Volcano Bardarbunga About To Erupt With Major Effects On Life In Iceland And Neighboring Countries

August 20, 2014, by Ken Jorgustin

bardarbunga-volcano-earthquakes

An intense earthquake swarm started several days ago under Bardarbunga volcano, located under the northwestern part of Iceland’s largest ice cap (Vatnajokkull). The earthquake swarm is continuing at high intensity at the moment.

Bardarbunga is a large volcano, and had its last major eruption in 1477 when it produced a huge ash and pumice fall-out. If that eruption were to have occurred today, it would have major effects on life in Iceland, neighboring countries in Europe, and would shut down air travel in that part of the world.

Will it happen again? It seems likely…


 
Iceland’s Bardarbunga volcano produced the largest known lava flow during the past 10,000 years on earth (more than 21 cubic kilometers of volume), and the largest eruption had a VEI of 6 (Volcanic Explosivity Index) – a scale which maxes out at 8 with the Super-Volcanoes.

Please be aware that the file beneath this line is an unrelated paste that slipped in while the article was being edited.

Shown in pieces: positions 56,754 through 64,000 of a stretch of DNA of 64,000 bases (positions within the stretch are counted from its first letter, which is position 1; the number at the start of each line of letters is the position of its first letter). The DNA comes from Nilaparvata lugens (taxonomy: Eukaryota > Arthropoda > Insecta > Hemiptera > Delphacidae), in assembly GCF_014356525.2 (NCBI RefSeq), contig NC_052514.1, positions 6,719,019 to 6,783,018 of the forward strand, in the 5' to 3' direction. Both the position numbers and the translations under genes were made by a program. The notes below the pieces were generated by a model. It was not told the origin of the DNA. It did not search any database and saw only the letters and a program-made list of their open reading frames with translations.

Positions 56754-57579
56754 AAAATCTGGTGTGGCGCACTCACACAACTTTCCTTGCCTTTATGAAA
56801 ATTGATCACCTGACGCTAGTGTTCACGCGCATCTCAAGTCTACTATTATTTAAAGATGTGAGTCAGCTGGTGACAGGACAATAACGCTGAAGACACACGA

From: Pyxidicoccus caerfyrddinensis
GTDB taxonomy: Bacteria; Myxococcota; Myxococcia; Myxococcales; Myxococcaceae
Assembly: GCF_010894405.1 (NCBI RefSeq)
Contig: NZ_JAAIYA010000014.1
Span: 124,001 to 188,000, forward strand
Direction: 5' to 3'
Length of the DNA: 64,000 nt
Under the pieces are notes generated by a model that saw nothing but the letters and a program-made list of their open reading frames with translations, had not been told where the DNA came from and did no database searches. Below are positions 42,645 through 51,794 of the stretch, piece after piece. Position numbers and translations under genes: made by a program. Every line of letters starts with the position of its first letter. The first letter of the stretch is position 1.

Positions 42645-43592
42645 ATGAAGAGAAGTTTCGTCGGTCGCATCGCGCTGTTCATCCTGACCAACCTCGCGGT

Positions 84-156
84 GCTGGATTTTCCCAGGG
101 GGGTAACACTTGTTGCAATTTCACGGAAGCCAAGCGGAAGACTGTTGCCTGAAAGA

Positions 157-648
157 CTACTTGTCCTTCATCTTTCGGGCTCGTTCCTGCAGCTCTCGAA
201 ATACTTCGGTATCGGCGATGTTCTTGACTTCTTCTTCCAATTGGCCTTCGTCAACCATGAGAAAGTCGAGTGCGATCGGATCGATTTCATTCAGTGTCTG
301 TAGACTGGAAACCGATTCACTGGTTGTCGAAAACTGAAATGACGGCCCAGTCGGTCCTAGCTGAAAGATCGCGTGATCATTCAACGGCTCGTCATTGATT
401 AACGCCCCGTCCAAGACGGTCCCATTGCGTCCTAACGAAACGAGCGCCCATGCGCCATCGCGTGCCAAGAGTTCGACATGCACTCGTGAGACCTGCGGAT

Bardarbunga rises to 2,009 meters (6,591 ft) above sea level, making it the second highest mountain in Iceland and part of its largest volcanic system, considered to be close to 200 kilometers (120 mi) long and up to 25 kilometers (16 mi) wide with a 700 meter deep caldera.

Coordinates
64.63°N / -17.53°W

 
The thousands of earthquakes are clustered in an area 20 km east of the volcano’s caldera under the ice cap and at shallow depths.

Iceland has signaled an (ORANGE) alert for the risk of a volcanic eruption — the second-most severe level.

Given the the chaos following the April 2010 eruption of Eyjafjallajokul, when 100,000 flights were cancelled (from volcanic ash in the atmosphere), the current alert is worrisome.
A black swan event?

 
With regards to preparedness, not only are we vulnerable from man-made circumstances and systemic risks, but our survival is at times put at risk from geophysical events from beneath our feet or from the sky above. Although Bardarbunga is not a Super Volcano, it’s location near central hubs of activity and travel in Europe could have surprisingly negative ramifications for us humans, particularly if air travel is shut down and financial markets affected (dominoes anyone?)… Time will tell.